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Top 3 Recommended Treatments of Lower Back Pain from an AAOMPT Fellow

Understanding the Problem

Low back pain is a diverse condition that can range from mildly aggravating to totally debilitating. It is extremely common and often cited as causing more disability around the world than any other condition.  And individuals who develop chronic low back pain (CLBP) are increasing over time. This means that as people age, more and more of them are not getting better from their low back pain, despite treatment efforts from doctors, therapists, chiropractors, and others. Any therapist who has seen a patient for low back pain has likely come away at some point confused and frustrated by a patient that didn’t improve. 

So how do we get better at this extremely diverse and increasingly challenging condition to treat? The first step for any healthcare practitioner is to determine how severe their patient’s pain is so that they can guide them toward the right type of care. Read on to learn the top three recommended lower back pain treatments from an AAOMPT Fellow, and Duke Professor, Chad Cook, PT, PhD, MBA, FAPTA.

The Truth about What’s Contributing to an Increase in Low Back Pain 

Nearly 75-84% of the general population will experience low back pain at some point in their lifetime. The fact that the problem is so common makes identifying causes or contributions challenging. Further complicating the process of identifying causes is the fact that most people will heal on their own without visiting a doctor. 

Dr. Cook shares, “It is important to recognize that there are no definitive “home run” contributors or causes of low back pain. Individuals with various activity levels, occupations, ages, and other factors may influence who experiences disabling low back pain.”  Next, we will explore factors associated with initial, chronic, and recurrent low back pain.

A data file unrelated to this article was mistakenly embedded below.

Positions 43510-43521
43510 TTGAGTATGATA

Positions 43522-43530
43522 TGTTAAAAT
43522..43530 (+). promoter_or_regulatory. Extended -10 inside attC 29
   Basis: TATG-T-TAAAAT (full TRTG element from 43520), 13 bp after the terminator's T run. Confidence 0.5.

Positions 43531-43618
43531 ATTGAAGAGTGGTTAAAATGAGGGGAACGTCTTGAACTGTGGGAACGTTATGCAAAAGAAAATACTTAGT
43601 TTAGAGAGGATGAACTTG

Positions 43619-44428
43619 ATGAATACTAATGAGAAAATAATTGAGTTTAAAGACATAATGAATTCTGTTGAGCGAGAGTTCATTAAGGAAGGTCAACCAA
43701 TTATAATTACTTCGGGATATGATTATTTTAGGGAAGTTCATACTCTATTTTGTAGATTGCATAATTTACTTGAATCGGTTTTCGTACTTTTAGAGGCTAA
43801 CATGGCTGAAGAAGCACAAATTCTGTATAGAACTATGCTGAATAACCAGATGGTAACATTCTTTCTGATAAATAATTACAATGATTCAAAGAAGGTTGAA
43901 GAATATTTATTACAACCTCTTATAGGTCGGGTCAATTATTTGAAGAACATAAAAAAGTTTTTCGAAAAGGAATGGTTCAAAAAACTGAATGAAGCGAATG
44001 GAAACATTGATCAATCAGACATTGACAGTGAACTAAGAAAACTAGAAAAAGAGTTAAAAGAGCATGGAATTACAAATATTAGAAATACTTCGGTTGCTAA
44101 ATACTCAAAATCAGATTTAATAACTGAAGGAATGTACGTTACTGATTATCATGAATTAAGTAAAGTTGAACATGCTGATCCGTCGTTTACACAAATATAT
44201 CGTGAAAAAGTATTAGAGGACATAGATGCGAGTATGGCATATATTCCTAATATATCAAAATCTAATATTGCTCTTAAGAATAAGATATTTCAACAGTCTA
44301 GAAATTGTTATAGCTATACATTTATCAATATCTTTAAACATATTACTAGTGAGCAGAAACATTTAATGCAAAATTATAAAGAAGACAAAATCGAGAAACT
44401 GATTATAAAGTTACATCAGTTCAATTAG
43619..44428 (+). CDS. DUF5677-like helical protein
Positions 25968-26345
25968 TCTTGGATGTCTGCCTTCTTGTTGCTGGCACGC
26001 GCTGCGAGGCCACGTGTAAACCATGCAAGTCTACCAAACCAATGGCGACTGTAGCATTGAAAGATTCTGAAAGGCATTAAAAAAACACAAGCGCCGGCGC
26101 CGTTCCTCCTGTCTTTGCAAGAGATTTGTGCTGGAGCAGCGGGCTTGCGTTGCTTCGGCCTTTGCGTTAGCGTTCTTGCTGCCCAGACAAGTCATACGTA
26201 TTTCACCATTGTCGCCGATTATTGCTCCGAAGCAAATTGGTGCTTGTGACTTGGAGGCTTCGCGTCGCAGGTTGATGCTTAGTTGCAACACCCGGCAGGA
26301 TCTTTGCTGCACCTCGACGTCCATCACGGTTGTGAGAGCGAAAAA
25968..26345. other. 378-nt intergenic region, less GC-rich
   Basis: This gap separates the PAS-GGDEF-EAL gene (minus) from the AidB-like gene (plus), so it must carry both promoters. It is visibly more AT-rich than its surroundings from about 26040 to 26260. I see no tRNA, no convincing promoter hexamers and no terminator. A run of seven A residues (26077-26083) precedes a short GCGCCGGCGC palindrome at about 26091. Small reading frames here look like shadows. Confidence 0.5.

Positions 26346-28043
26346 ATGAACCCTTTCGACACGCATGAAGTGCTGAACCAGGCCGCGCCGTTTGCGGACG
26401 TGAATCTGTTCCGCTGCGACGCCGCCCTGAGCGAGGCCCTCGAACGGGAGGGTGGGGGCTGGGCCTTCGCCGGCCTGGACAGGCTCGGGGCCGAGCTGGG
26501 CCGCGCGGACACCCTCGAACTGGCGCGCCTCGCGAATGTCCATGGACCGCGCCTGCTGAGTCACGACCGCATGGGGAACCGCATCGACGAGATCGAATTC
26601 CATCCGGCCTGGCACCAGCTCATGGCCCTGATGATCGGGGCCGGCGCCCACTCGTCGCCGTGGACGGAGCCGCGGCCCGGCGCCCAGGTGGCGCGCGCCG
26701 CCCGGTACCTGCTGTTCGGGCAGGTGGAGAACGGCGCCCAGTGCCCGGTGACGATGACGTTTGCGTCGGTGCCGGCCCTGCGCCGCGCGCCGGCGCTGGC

Biological Factors That Correlate with Higher Risk of Low Back Pain 

Some of the biological factors that can affect a person’s likelihood of developing low back pain include:

  • A person’s strength
  • Their engagement in certain risk activities (e.g., incorrectly lifting, overuse)
  • The physical demands of their job (e.g., lifting, standing, and exertion requirements)
  • Genetics 

Psychosocial Factors That Affect a Person’s Risk of Low Back Pain

Likewise, psychosocial factors play a role. “People with negative moods, and lower socioeconomic status and education are more likely to experience short- and long-term low back pain than those with higher socioeconomic status and a positive mood,” explains Chad Cook, PT, PhD, FAAOMPT. 

Factors Contributing to Disabling and Chronic Low Back Pain

Contributors to severe, disabling, recurrent low back pain that leads to high levels of disability are also biologically and psychosocially oriented. 

Biological factors include:

  • Higher levels of initial pain intensity
  • Higher body weight
  • Carrying heavy loads at work (> 25 lbs)
  • Difficult (compromised) working positions
  • Sitting more than 2 hours
  • Standing or walking more than 2 hours

Psychosocial factors include:

  • Poor coping and self-management strategies
  • Depression
  • Perception of carrying heavy loads at work
  • Perceived inadequacy of income
  • Job dissatisfaction
  • General anxiety
  • Smoking 
  • Catastrophizing (e.g., worrying about all areas associated with their back pain)
  • Fear avoidant beliefs
  • Fear of movement

Preventative Measures to Reduce the Risk of Future Low Back Pain